A triptych is a work of art, typically a painting, in three parts. Usually the central part is the most prominent. That’s essentially the structure of the novel: three parts, plus a prologue and epilogue. The prologue sets up a near-future world in which alien refugees have come to earth. Their integration into human society comes through working with a multinational organization called the Institute, physicists and linguists and other specialists, all given military training. The first part of the story proper then skips back to 1983, setting up a time travel plot. The second part gives us the tale of one of the alien refugees, up to the point where the prologue begins. The third part, and the epilogue, wrap up the plot and solve the remaining mysteries. And through all these sections, the book is actually telling a love story, or at least the story of an unconventional relationship: another triptych, a polyamorous love between an alien and two humans.

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Charlene Brusso Reviews The Cloud Roads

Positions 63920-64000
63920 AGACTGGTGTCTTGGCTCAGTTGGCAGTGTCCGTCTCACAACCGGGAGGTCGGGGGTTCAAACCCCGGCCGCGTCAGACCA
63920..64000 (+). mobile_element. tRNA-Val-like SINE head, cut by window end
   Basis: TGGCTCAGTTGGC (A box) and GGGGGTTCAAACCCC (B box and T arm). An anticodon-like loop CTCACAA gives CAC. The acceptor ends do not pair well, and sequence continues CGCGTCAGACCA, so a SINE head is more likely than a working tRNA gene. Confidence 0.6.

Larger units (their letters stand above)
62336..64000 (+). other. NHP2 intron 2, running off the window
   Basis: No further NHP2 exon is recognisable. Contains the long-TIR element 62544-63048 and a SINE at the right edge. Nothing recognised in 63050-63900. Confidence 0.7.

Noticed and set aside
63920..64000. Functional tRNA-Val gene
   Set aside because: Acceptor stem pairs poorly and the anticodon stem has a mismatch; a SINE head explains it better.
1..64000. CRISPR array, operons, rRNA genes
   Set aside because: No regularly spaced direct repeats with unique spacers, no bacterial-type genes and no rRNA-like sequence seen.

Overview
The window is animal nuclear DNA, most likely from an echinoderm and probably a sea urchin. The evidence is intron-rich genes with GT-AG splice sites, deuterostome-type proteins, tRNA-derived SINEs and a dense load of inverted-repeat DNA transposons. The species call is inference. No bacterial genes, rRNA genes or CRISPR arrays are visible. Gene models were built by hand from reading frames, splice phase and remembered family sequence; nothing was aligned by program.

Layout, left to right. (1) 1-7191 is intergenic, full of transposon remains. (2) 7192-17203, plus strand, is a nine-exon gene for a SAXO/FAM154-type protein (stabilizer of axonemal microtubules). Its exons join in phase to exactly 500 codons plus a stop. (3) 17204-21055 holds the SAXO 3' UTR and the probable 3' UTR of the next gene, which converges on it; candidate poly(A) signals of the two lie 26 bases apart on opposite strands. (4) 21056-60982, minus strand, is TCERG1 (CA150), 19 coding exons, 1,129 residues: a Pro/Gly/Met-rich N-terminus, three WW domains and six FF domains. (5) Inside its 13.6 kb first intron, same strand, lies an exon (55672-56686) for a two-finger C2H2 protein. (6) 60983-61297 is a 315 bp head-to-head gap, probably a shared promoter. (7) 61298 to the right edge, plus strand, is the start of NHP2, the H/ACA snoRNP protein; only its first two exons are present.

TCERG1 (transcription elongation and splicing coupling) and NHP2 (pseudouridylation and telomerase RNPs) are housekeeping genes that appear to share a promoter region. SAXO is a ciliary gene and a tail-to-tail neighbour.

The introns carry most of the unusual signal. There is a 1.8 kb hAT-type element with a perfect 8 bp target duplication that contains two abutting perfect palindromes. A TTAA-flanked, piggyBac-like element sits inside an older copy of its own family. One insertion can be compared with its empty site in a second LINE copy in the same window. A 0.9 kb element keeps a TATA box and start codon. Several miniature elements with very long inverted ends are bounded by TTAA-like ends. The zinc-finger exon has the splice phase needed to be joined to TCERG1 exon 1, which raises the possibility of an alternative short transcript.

Sunday, May 27th, 2012 | Posted by Bill Ward

the-cloud-roadsThe Cloud Roads
Martha Wells
Night Shade Books (300 pp, $14.99, February 2011)
Reviewed by Charlene Brusso

I always look forward to reading anything by Martha Wells, because she always gives me something marvelous and new–and The Cloud Roads doesn’t disappoint.

Moon is an outsider. He’s drifted all over, living with one tribe or clan or family after another, and never met another soul like himself. Because Moon has a secret: he’s a shapeshifter. With a little concentration he can alter his body from something that appears human and “normal” to a scaly humanoid with big dragon-like wings and sharp, retractable claws. Orphaned as a child, he’s been on his own ever since, never quite fitting in, and never staying long. It’s not safe to stay, because if anyone found out what he was, what he could become, they’d be certain to think he was one of the vile, noisome Fell, creatures from nightmares who live to hunt and consume humankind.

Moon isn’t Fell. Hes’ not sure what he is. And Moon doesn’t want to be alone. That’s just how things are.

Then he meets another shapeshifter: Stone, someone like himself. From Stone, Moon learns about the Raksura, who shift between groundling and dragonish shapes and live in courts run by Queens. There’s a long list of hierarchical rules to learn, but Moon is welcome to come back with Stone to Indigo Cloud Court and become one of its warriors. More than welcome, in fact.